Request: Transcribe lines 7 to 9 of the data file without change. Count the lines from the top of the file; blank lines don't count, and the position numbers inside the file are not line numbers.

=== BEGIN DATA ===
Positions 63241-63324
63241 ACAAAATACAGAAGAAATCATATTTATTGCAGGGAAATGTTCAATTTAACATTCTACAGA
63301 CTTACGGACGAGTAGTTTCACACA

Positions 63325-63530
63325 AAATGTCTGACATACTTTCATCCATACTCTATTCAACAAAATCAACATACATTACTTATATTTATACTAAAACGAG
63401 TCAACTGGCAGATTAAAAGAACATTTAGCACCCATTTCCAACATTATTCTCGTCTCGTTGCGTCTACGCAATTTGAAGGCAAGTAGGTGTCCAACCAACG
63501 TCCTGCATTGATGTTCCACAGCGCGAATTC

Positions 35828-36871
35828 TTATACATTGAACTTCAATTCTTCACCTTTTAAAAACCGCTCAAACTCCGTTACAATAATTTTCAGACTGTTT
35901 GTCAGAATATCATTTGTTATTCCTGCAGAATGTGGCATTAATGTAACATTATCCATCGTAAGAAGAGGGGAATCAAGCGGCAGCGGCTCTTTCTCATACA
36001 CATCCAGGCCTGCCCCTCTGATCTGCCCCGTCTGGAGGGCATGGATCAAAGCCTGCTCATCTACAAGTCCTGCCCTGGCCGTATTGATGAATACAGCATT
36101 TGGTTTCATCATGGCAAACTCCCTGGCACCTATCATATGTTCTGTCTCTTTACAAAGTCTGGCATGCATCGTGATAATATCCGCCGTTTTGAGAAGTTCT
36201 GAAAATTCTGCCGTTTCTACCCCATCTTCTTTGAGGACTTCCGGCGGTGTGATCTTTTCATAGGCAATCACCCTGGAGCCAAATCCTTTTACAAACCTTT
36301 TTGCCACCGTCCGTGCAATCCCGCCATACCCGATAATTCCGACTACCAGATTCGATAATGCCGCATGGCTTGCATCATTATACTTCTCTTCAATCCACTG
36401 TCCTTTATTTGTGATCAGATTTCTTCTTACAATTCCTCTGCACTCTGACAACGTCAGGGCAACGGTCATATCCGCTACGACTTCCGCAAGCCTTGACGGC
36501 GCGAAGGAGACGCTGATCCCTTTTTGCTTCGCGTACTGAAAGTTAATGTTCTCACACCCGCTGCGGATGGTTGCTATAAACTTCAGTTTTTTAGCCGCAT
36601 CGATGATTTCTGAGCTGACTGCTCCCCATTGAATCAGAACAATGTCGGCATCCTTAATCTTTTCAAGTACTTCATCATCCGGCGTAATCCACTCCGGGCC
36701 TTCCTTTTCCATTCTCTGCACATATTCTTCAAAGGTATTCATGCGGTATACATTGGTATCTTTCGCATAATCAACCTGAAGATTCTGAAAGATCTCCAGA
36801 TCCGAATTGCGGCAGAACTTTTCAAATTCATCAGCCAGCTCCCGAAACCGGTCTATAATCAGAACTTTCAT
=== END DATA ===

63501 TCCTGCATTGATGTTCCACAGCGCGAATTC

Positions 35828-36871
35828 TTATACATTGAACTTCAATTCTTCACCTTTTAAAAACCGCTCAAACTCCGTTACAATAATTTTCAGACTGTTT